Electric start "back in the day"....

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Electric start "back in the day"....

Postby NJ-boatbuilder57 » Tue Feb 06, 2018 10:07 pm

Just curious:

Back in the '50s, electric starters were fitted to engines years before on-board charging generators came on the scene. So it got me wondering: On a typical OMC, in the 18 - 40 HP range, how many starts could a properly-sized battery perform before charging was required?

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Re: Electric start "back in the day"....

Postby david bartlett » Tue Feb 06, 2018 11:20 pm

Well, lots of difference between an 18 and a 40, but if you had a new or "good" battery, and your motor was in good tune, then you should be able to get through several weekends of use before recharging. Of course, any use of other drains on the battery will change this.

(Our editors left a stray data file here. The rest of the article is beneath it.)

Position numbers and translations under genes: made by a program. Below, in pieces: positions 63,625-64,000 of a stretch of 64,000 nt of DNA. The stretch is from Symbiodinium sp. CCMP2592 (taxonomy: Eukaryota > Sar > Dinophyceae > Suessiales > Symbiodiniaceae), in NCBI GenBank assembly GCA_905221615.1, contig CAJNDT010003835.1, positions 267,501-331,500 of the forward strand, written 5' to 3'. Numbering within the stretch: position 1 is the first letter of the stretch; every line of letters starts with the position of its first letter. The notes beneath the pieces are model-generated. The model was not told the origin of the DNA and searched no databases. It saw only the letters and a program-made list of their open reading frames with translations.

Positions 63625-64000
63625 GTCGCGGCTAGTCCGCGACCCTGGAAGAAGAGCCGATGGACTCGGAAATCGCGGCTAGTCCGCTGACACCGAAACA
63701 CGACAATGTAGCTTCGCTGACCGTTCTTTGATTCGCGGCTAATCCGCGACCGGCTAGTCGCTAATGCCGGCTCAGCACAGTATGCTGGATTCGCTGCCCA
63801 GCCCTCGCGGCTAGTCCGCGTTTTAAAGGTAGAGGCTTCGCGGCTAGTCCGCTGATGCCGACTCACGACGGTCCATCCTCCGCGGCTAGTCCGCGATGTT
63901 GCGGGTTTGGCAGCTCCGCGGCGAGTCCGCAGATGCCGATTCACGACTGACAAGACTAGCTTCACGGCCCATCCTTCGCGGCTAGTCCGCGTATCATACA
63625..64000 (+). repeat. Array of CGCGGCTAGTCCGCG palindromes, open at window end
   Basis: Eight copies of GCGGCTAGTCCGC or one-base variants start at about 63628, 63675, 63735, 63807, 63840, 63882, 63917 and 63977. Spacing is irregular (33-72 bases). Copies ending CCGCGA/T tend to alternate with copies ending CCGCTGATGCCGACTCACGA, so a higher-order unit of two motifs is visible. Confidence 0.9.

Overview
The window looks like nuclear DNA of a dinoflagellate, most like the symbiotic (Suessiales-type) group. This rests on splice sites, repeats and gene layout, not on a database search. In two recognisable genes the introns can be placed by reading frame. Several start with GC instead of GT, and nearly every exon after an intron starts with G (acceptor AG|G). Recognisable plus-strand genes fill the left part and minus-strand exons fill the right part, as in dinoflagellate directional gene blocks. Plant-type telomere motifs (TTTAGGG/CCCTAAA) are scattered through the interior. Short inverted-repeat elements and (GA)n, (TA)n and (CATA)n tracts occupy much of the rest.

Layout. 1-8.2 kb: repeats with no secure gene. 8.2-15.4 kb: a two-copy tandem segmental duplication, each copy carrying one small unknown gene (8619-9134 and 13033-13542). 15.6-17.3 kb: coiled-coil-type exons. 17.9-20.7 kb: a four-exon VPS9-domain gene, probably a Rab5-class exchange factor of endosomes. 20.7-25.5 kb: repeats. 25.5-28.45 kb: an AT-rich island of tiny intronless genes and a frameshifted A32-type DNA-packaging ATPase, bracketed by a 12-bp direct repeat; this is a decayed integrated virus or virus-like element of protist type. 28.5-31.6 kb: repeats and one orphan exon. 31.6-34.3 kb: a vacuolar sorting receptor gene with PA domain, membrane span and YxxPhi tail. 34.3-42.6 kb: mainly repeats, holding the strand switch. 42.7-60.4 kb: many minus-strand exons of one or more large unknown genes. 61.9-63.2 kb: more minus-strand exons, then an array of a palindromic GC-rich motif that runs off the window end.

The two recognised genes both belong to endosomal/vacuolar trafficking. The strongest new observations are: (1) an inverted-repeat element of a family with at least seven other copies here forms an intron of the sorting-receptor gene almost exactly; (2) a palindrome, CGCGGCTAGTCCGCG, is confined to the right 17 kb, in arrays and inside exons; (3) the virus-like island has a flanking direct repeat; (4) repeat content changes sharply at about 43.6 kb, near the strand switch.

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Re: Electric start "back in the day"....

Postby FrankR » Tue Feb 06, 2018 11:22 pm

Never counted them, but "a whole bunch". Especially on an 18, which spins over so easy and starts almost instantly.

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Re: Electric start "back in the day"....

Postby melugin » Wed Feb 07, 2018 9:23 am

The manual for a '56 30 hp Johnson said to charge the battery once every 200 starts or once a summer.

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Re: Electric start "back in the day"....

Postby chas56x » Wed Feb 07, 2018 11:58 am